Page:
The first (hopefully not a fetish issue!) concerned keeping up pressure on the Met Police for more transparency on Counter Terrorism Internal Referral Unit (CTIRU) internet takedowns.
Impressive claims have been made for the number of takedowns achieved by the unit — more than 100,000 since 2010. But despite numerous Freedom of Information requests, no evidence has been provided to back up these claims, on grounds of national security.
There are also concerns at ORG about the willingness of UK domain administrator Nominet to suspend domains flagged up as having a illegal content. To date Bominet has suspended some 8,000 domains on these grounds.
TRIUMPHANT: Labour dep leader Tom Watson won appeal with support from ORG and Liberty
“Again, we don’t support illegal domains,” Alex assured the meeting. “But this is being done completely informally, without any transparency or any announcement that a domain has been removed because it was deemed illegal.
“Less than one percent of such requests received by Nominet were rejected. We want a legislative framework in place, proper accountability and proper notification. This is a process that should happen through the courts.”
Final focus of the meeting was directed towards the thorny subject of age verification as a requirement of the Digital Economy Act 2017 (DEA).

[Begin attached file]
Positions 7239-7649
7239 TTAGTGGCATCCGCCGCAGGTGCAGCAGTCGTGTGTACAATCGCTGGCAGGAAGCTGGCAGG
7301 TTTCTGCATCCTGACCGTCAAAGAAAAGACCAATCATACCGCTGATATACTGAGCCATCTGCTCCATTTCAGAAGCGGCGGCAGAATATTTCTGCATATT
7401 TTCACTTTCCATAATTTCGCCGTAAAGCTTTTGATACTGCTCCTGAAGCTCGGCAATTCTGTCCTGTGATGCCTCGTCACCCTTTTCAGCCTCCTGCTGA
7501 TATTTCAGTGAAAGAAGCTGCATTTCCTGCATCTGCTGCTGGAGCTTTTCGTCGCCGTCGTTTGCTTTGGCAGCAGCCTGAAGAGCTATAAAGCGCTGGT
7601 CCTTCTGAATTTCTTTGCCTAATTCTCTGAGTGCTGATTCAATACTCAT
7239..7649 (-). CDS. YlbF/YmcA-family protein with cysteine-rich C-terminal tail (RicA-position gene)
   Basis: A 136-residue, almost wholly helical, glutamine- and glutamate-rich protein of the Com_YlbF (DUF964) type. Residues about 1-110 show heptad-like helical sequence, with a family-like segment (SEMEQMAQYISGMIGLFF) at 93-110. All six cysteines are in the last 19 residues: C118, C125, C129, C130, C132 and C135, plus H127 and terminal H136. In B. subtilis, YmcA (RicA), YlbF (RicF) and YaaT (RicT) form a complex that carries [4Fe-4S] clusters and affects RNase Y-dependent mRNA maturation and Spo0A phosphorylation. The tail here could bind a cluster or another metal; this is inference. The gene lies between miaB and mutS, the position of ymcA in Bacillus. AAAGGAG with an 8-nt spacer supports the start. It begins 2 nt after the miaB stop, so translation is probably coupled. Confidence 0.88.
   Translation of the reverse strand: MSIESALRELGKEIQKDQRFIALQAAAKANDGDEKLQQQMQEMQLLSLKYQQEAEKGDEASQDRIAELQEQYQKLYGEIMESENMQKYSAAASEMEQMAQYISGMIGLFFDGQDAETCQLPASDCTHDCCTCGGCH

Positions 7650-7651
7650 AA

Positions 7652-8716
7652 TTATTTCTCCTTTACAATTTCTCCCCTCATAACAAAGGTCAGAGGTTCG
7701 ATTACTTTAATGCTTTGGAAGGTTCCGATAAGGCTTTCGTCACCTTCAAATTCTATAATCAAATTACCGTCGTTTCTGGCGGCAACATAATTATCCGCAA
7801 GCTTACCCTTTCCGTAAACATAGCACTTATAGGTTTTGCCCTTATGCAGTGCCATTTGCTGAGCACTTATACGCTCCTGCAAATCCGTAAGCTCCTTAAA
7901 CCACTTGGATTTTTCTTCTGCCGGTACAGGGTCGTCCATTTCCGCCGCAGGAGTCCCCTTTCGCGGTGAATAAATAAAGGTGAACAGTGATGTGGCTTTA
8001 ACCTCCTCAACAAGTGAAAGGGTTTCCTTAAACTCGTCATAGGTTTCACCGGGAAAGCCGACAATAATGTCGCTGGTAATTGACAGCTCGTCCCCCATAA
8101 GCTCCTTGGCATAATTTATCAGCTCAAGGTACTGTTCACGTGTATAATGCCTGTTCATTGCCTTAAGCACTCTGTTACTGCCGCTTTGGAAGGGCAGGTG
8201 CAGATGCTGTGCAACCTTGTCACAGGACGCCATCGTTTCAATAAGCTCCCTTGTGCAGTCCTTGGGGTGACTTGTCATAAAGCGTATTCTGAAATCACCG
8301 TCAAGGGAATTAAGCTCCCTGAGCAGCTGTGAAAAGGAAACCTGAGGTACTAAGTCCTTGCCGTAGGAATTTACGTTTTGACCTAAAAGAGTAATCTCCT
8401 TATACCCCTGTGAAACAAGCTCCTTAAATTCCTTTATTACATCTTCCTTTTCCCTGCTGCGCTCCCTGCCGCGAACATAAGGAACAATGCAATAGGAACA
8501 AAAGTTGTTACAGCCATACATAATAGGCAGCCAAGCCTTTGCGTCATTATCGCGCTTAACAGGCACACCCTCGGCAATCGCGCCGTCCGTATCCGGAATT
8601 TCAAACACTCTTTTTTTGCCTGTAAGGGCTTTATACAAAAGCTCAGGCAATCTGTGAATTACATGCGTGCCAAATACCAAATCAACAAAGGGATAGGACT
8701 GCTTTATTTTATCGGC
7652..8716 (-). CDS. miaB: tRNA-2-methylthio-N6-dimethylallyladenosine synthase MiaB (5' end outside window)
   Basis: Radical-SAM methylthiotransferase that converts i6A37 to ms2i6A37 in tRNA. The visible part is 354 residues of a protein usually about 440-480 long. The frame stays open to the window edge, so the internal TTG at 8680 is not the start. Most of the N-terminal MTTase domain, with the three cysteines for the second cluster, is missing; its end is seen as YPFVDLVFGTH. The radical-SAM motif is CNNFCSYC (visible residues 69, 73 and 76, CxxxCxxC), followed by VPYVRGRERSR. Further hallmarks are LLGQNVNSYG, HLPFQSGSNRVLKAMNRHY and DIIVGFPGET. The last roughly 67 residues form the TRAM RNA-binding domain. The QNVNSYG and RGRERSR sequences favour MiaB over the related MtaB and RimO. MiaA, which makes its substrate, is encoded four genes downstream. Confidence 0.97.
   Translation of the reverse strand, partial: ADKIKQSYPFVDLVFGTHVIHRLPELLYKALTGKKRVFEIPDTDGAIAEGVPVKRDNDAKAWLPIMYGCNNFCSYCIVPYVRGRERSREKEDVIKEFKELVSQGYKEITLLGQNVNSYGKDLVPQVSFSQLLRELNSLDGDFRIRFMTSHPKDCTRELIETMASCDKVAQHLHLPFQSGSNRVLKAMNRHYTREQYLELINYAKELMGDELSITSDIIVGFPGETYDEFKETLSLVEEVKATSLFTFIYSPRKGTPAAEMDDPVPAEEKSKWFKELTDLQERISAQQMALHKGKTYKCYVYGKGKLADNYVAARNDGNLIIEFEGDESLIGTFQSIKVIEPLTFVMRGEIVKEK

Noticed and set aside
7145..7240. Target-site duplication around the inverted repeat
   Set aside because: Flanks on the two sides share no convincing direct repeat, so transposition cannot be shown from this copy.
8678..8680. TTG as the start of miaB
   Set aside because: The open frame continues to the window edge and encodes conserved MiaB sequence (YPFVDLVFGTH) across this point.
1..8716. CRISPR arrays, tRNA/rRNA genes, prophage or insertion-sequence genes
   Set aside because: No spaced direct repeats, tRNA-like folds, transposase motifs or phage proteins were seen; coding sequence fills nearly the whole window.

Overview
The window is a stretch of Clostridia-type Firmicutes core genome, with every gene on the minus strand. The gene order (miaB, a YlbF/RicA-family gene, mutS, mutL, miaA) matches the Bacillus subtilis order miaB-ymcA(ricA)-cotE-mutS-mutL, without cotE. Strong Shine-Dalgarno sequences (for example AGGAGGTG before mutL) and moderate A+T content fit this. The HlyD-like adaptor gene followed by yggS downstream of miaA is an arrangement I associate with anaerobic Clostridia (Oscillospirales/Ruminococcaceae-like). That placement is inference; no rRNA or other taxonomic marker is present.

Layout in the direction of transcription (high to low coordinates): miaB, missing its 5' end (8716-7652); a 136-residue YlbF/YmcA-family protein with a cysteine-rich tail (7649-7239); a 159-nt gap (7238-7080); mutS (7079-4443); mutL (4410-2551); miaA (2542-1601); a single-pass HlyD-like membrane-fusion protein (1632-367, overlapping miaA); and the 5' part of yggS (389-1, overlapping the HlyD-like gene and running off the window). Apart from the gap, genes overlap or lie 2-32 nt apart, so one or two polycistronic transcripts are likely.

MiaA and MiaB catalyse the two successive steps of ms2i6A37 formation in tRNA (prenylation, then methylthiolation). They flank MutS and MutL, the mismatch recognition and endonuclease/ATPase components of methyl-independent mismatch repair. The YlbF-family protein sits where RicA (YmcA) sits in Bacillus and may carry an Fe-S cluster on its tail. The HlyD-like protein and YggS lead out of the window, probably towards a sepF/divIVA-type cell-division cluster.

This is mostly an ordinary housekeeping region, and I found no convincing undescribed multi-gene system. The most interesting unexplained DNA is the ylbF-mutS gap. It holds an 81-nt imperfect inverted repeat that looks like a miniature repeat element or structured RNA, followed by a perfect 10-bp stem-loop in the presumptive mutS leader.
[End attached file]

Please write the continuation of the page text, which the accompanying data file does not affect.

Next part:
This act contains several provisions detrimental to the digital rights of British residents, of which age verification as a condition of accessing adult websites is probably the most contentious.
The legislation, which is already in force, specifies that by April this year, all commercial porn sites accessible from the UK must operate approved age verification methods.
The British Board of Film Classification (BBFC) is the regulator-in-waiting, its task to ensure that each porn site has approved age verification in place. Sites that don’t comply will be subject to blocking orders.
And it currently looks like the default verification gateway will be one developed by MindGeek, which owns about 90 percent of the free adult ‘tube’ sites on the internet, such as PornHub.
A member of the ORG audience commented on the irony of the British Government “getting into bed” with one of the world’s largest online porn organisations in order to protect children and young people from accessing porn.
However, Open Rights Group’s major concern is the massive risk to privacy and data security inherent in having to provide your personal details to a commercial organisation like MindGeek.
MindGeek estimates that 20 to 25 million adults in the UK will sign up to its age verification software “within the first month”.
Given that MindGeek has, according to Haydock, already suffered five significant data breaches, this may not be totally reassuring. Just think of the value of all that new UK data to the people who hacked Ashley Madison!
Although the deadline for website compliance is this April, a lot of the detail has still not been worked out, ORG’s man added. Codes of practice are only in draft form, and while the BBFC is set to be the regulator, it has yet to decide how to perform that task.
“We suspect age verification will fail to guarantee privacy,” Haydock said. “Even if it does comply with data protection law, we can still challenge it. And if it doesn’t comply, then it’s wide open for challenge.”
And the current Government proposals don’t even take into account that anyone who is reasonably net savvy can circumvent such measures with a virtual private network (VPN) or other workarounds.
Published February 1, 2018